All content on this blog is protected by copyright.
Content used elsewhere without attribution constitutes theft of intellectual property and will be prosecuted.

Thursday, July 23, 2020

Indecisive Victory - The Battle of Nicosia

 In 1229, the rapaciousness of the Emperor’s baillies provoked a response they apparently had not anticipated. In less than three months, they were facing not resistance or insurgency but a full-scale challenge to their authority in the shape of an invasion. Whereas, with their mercenaries, they had held a monopoly on force of arms up to this point, in early July 1229 they were confronted by an army led by two barons with hundreds of knights.


In the most comprehensive modern history of the Kingdom of Cyprus, Prof. Peter Edbury writes that “spurred on by the news of the sequestration of their fiefs and plight of their womenfolk,”[i] a force of men raised by the Lord of Beirut set sail from Acre and landed at the Templar fort of Gastria to the north of Famagusta. The size of that force is unrecorded, but it must have included several hundred knights. The Five Ballies Frederich II had left in control of Cyprus (See: The Emperor’s Men) controlled not only the feudal resources of the Kingdom of Cyprus, of which they were the effective regents, they had also been supplied with a large force of mercenaries by Emperor Frederick. Although the exact size of this force is likewise unrecorded, all sources agree that it heavily outnumbered the men brought to Cyprus by the Lord of Beirut and his brother-in-law the Lord of Caesarea.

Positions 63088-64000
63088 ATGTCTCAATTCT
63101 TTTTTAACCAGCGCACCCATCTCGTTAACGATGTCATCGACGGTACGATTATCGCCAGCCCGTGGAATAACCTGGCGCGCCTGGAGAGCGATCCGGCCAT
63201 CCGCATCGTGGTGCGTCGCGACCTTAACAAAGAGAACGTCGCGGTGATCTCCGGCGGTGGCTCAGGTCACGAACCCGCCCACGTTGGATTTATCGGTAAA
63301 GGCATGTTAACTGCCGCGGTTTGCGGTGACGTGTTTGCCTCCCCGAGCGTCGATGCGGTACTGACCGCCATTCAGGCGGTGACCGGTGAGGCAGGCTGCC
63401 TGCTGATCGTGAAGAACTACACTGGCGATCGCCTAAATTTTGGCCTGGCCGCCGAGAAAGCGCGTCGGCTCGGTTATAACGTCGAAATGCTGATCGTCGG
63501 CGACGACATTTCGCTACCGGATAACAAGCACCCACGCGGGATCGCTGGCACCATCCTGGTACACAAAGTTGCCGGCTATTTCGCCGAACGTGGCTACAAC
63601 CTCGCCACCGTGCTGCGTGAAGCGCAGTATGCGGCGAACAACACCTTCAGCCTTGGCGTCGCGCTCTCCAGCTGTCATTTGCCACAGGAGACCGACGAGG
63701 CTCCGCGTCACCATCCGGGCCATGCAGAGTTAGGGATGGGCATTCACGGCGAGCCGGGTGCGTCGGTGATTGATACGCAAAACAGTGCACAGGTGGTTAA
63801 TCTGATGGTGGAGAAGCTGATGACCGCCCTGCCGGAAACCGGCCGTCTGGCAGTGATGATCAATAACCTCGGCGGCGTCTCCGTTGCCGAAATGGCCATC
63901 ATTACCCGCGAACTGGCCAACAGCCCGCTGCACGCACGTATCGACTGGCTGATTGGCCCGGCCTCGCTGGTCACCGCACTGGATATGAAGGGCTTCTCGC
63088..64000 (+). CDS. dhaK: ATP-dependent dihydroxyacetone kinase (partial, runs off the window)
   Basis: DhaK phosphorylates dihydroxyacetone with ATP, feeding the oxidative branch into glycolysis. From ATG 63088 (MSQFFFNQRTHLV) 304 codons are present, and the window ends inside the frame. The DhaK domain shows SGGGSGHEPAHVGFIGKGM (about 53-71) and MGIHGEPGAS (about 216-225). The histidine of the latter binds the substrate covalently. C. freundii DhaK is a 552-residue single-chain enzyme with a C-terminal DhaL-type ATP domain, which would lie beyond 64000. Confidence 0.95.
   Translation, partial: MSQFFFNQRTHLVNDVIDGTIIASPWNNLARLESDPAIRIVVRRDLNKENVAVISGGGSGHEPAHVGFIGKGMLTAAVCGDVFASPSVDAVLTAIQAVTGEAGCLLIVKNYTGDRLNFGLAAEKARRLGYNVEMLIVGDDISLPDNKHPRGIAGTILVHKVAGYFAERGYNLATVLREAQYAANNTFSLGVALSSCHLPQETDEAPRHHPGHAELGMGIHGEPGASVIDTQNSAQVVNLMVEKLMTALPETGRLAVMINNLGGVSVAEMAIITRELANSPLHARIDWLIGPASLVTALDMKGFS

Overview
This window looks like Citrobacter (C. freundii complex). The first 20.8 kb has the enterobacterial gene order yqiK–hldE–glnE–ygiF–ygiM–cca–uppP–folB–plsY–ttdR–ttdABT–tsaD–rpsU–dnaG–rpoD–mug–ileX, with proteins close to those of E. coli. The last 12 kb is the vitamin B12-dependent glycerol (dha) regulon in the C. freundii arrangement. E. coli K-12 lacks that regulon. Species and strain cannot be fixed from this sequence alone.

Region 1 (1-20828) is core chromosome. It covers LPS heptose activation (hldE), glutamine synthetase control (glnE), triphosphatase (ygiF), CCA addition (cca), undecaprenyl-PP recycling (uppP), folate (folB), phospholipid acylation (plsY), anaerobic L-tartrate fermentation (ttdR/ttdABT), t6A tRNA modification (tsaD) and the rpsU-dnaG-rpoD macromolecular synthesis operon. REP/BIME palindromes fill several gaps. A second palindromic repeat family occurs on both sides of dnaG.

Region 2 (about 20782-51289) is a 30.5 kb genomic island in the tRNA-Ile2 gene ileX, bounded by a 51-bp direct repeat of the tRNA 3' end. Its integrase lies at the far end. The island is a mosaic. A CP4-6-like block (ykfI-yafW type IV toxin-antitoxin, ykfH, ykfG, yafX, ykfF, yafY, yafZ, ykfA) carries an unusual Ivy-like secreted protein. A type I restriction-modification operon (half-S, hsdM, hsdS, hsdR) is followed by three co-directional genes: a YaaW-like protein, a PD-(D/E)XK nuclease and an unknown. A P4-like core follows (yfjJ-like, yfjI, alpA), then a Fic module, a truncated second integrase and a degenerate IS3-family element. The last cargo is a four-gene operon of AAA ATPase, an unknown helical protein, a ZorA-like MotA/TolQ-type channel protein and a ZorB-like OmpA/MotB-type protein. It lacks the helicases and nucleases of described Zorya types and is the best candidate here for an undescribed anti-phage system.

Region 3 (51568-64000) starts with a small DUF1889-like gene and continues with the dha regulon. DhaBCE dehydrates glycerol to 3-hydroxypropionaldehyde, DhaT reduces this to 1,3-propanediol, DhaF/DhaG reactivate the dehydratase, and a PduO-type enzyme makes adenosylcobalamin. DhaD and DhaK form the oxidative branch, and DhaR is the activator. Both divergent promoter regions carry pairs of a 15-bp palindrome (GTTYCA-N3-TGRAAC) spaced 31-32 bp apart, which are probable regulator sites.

The Ibelins chose to land at a Templar port, possibly in the hope of landing unopposed. The Templars were at this point bitter enemies of Emperor Frederick, who had tried to seize from them their castle at Athlit and then laid siege to their headquarters at Acre. While the Templars had effectively repelled both of these attacks, the Emperor had the last laugh by confiscating their properties across the Holy Roman Empire and in his Kingdom of Sicily as soon as he arrived back in the West. Meanwhile, however, the Templars chose to remain scrupulously neutral in the secular conflict on Cyprus.

According to Novare, “the five baillies strongly resisted the capture of the port; nonetheless, it was taken by force.”[ii] Given the fact that the return of the Ibelins was hardly expected, it seems unlikely that all five baillies got down to Gastria to defend the port. More probable is simply that they had mercenaries stationed at all the ports of the kingdom, and these forces, representing the five baillies put up a fight but were overwhelmed.

The Imperial forces (whoever they were) withdrew from the coast all the way to the capital of the kingdom, Nicosia, and King Henry was sent under guard to the most luxurious yet still unassailable mountain fortresses of St. Hilarion. Meanwhile, the Lord of Beirut advanced “warily” toward Nicosia, sending “friendly words to the king and even the five baillies, saying that they came from the service to God, that they desired to return to their homes and their fiefs, and that they were prepared both to do right and to exact their rights.”[iii] The baillies, according to Novare, “never deigned to answer.”[iv] 

Instead, they called up the feudal army including the commons. This included all the tenants-in-chief of the king, their rear-vassals and knights, the turcopoles or light cavalry supplied by the local elites, and the foot-soldiers and archers of the commons. They also pulled together the mercenaries left behind by Frederick II, who Novare identifies as German, Flemish, and Langobard (south Italian), in short forces from the Holy Roman Empire. They were presumably cross-bowmen for the most part, as that was the preferred weapon of mercenaries in this era. They may also have engaged local mercenaries. Their total force would have numbered in the thousands, with several hundred knights.